There is a precedent for what we are proposing. This precedent is not a capricious or fantastical legal construction; it is the Lockerbie case. That is an international precedent of a trial held in a third neutral country that could provide guarantees for those who fear they might not be judged impartially. In this connection, I would like to clarify that the Argentine Republic is not seeking guilty parties. All the Argentine Government seeks is justice. Ultimately, anyone who has committed a crime of such magnitude should be punished.
Thus, we hope that the offer I make to the Islamic Republic of Iran today before the General Assembly will put an end to the pretext of non-neutrality and to accusations of our complicity in withholding impartial justice. I address this in particular to those who insist that there can be no impartial justice. I believe that this eloquent gesture has international precedents and will allow us to resolve this situation and to channel this dispute institutionally. We must do this if we wish to feel truly part of the international community. We must resolve this dispute in a framework of justice and legality.
Finally, again in connection with security concerns, we must once again, here in this Assembly, demand respect for our sovereign rights over the Malvinas Islands. We do not do so solely for historical reasons. Our claim is absolutely up to date. The United Kingdom has systematically refused to implement universally binding General Assembly resolutions calling for negotiations with the Argentine Republic on the question of sovereignty.
But that is not all. Unilateral decisions have been taken to exploit hydrocarbon resources on the islands. There are two aspects to this exploitation. The first is that it constitutes depredation of natural resources that belong to us. It is unthinkable that territorial, historical or legal sovereignty can be maintained over islands that are 14,000 kilometres from the United Kingdom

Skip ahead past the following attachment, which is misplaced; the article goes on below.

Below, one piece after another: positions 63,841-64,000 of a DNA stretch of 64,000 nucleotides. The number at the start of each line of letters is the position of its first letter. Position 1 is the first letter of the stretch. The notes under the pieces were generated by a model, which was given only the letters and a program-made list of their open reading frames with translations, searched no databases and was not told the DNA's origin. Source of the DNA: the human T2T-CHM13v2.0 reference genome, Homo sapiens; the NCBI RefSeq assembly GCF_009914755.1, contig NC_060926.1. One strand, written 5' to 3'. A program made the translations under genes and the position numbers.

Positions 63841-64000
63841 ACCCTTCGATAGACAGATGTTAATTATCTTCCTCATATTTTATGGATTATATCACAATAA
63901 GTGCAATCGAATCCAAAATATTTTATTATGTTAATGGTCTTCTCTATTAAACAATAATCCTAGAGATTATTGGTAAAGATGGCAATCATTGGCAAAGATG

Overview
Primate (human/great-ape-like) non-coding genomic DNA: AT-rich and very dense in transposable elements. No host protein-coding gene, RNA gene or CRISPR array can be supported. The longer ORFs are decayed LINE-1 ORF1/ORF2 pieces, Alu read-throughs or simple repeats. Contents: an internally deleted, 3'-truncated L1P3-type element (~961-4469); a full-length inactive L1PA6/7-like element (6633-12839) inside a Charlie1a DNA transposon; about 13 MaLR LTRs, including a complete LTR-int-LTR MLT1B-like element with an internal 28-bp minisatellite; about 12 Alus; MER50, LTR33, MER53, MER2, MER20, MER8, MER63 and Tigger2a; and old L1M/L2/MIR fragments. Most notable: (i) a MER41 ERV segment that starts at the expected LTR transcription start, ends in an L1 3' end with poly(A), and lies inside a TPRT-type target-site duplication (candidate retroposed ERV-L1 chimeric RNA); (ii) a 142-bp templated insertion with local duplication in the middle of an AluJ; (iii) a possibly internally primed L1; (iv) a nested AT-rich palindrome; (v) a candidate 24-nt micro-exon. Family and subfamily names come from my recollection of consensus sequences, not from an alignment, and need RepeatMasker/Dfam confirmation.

and whose transplanted population sits on a continental shelf that unquestionably belongs to the Argentine Republic geographically, geologically and historically.
The second aspect is the risk of ecological catastrophe. British Petroleum, operating off the coast of the United States in the Gulf of Mexico, set off an unprecedented ecological catastrophe. The lack of oversight by our country or any other over what the United Kingdom is doing in the Malvinas Islands has mobilized us not only to defend the natural resources of my country, but to seek to avert an ecological catastrophe that could occur due to this total lack of oversight.
Some may say that this has nothing to with security. It has a great deal to do with security, because one of the central problems of our globalized world is the need to adapt the Security Council to our times. We need a Security Council worthy of its name. England, like other countries that have a permanent seat on the Council, has used and misused its position. Resolutions of the Council are applicable only to those countries that do not have sufficient power or the right to a permanent seat on the Council. The Council should be reformed because it has never been able to maintain international peace and security.
That is not simply because some seats are permanent or because the world context has changed since the San Francisco Charter created the Security Council. The Security Council, with its permanent members, was a Security Council where those who were seated could, by pressing a red button, cause a nuclear holocaust. That was the true reason for creating a Council that could strike a balance between the interests of a bipolar world and prevent a nuclear holocaust.
That world no longer exists. Those who were once irreconcilable enemies and rivals are now associates, allies, friends or whatever anyone might care to call them. What is certain is that those who can unleash terrible conflict situations, tragedies and international terrorism are not and never will be seated there. Thus, the Security Council has lost its effectiveness because it is not in line with today’s world or the dangers besetting it. Quite the contrary, the use and misuse of their dominant position by members of the Council in certain countries have provoked conflicts that cannot then be stifled by the Council, much less by the Organization.
We believe that the case of the Malvinas Islands is very enlightening. The United Kingdom can do as it likes because no one is compelling it to implement the decisions of the Security Council, because it is a permanent member and an important member of NATO. In a world of double standards — where only the developing and extremely weak countries are compelled to abide by the international legal order while those who can systematically violate it do so — it is not possible to build peace, let alone maintain international security, because such situations end up creating the kind of insurmountable disputes and differences we see every day.
I believe it important to note that the concepts of security and peace can never be associated with military matters alone. They must be essentially associated with political values, equity, freedom and a cause for which humankind has fought from the beginning: equality.